Two backlashes are possible as a result of this decision.
The first, a backlash from opponents of gay rights, is likely to be small. Yes, defenders of Proposition 8 will perform the ritual railing against judicial activists (and complain that the fix was in because the judge who issued the ruling is openly gay). But the facts of the case should put a damper on that. Judge Vaughn Walker is a Republican appointee known for conservative jurisprudence. And the stakes were relatively low; both sides in the case know that this is only one round in a long legal battle that seems headed to the U.S. Supreme Court.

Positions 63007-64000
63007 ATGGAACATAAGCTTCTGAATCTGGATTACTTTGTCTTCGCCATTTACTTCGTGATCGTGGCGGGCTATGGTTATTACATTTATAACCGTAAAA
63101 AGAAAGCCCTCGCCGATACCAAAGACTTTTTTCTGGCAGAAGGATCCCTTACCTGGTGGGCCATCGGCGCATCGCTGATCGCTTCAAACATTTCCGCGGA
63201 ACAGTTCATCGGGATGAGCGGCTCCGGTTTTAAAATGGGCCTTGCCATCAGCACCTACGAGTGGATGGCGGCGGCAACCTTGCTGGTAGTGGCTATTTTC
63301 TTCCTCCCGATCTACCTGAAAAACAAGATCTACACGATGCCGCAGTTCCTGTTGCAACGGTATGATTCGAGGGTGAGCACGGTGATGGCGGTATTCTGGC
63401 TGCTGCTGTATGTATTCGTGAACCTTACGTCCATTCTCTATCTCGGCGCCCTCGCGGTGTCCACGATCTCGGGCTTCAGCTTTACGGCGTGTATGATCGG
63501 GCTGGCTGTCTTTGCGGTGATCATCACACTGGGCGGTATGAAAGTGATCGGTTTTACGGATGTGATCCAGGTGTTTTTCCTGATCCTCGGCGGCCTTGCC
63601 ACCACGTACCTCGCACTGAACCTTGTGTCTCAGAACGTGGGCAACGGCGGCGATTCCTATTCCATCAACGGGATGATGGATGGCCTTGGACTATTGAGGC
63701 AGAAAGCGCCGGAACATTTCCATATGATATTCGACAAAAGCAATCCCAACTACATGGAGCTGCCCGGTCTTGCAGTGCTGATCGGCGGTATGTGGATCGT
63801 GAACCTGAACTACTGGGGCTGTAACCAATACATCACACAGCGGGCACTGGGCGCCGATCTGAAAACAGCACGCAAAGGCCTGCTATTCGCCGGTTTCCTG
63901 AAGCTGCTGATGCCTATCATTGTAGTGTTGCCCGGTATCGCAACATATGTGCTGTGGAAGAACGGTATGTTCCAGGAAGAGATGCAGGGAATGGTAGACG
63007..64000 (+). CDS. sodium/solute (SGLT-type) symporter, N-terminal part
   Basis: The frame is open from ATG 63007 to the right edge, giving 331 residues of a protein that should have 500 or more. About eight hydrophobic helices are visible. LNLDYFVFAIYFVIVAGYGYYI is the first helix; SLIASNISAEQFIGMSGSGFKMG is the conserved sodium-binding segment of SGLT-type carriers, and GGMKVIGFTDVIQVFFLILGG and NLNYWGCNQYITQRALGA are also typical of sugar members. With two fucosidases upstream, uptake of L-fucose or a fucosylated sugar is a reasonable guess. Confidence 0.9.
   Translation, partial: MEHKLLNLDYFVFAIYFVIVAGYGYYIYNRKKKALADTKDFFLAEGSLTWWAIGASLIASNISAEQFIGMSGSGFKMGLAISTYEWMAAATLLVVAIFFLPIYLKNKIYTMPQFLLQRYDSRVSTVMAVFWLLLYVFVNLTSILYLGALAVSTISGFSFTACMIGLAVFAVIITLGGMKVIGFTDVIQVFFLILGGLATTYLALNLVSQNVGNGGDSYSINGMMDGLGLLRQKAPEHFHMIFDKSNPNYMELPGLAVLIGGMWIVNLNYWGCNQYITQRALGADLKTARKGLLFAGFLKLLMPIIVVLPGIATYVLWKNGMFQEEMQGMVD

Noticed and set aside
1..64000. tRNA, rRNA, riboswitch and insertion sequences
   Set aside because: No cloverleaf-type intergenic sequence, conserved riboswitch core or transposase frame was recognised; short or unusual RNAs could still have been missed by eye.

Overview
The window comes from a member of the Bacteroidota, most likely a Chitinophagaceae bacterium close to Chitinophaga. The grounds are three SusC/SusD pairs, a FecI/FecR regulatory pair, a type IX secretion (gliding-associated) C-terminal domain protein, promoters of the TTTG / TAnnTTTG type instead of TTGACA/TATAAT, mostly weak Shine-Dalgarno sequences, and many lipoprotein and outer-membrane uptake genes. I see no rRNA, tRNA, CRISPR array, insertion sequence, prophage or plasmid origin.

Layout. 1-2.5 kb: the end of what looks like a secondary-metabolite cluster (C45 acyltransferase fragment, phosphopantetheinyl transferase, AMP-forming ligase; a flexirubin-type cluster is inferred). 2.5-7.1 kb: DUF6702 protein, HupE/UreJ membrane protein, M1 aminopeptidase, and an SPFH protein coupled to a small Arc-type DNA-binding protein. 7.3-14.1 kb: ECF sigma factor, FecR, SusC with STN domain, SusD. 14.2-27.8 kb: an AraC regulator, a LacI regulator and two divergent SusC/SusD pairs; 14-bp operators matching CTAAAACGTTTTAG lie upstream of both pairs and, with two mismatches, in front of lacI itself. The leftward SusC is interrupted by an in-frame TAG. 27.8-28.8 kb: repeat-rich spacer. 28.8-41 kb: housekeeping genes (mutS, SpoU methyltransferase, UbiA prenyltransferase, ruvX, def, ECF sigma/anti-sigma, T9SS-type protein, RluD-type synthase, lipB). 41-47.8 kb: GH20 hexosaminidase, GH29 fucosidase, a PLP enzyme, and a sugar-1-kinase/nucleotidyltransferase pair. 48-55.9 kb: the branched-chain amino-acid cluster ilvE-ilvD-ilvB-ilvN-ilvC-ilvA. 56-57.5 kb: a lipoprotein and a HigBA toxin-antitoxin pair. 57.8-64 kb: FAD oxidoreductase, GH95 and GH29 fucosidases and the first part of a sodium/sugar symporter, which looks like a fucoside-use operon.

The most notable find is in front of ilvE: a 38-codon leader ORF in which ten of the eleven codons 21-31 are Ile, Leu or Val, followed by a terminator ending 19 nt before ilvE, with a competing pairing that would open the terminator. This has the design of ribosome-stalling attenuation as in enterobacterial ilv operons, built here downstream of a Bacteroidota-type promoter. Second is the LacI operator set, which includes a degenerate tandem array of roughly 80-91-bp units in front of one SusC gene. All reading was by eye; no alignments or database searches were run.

The second possible backlash has to do with California and its direct democracy. Perhaps the spectacle of a federal judge overruling such a momentous electoral result will force Californians to reckon with the fact that their initiative process is at odds with norms of American civil rights and government. At the very least, my state needs routine judicial review of initiatives before they go on the ballot, so the public doesn't face the repeated frustration of passing something only to see it thrown out in court. Maybe this case will produce a backlash that pushes that reform forward.